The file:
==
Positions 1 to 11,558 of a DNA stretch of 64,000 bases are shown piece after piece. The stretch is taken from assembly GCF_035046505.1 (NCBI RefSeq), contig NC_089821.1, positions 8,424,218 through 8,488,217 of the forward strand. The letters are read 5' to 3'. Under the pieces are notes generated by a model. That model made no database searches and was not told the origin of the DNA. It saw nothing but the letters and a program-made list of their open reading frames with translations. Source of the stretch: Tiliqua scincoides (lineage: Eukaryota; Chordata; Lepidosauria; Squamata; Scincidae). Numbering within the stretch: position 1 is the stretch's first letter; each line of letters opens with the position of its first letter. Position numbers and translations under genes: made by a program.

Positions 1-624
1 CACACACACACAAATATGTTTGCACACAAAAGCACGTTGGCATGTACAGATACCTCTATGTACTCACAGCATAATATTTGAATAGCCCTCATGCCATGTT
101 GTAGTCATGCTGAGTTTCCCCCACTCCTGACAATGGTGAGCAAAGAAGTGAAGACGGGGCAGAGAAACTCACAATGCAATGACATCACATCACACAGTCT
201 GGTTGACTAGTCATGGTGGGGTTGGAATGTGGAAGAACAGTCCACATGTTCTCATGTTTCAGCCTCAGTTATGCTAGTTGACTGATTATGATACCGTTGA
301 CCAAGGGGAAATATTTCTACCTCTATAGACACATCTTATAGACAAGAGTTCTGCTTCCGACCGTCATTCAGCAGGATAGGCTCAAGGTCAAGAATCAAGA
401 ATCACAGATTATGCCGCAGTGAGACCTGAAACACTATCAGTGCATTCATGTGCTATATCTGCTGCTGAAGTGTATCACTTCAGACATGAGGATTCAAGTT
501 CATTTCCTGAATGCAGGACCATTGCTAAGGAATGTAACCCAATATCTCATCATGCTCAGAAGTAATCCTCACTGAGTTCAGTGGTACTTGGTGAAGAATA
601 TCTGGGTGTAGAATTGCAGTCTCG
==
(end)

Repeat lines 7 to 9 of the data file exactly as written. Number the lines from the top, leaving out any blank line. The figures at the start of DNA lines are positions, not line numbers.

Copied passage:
401 ATCACAGATTATGCCGCAGTGAGACCTGAAACACTATCAGTGCATTCATGTGCTATATCTGCTGCTGAAGTGTATCACTTCAGACATGAGGATTCAAGTT
501 CATTTCCTGAATGCAGGACCATTGCTAAGGAATGTAACCCAATATCTCATCATGCTCAGAAGTAATCCTCACTGAGTTCAGTGGTACTTGGTGAAGAATA
601 TCTGGGTGTAGAATTGCAGTCTCG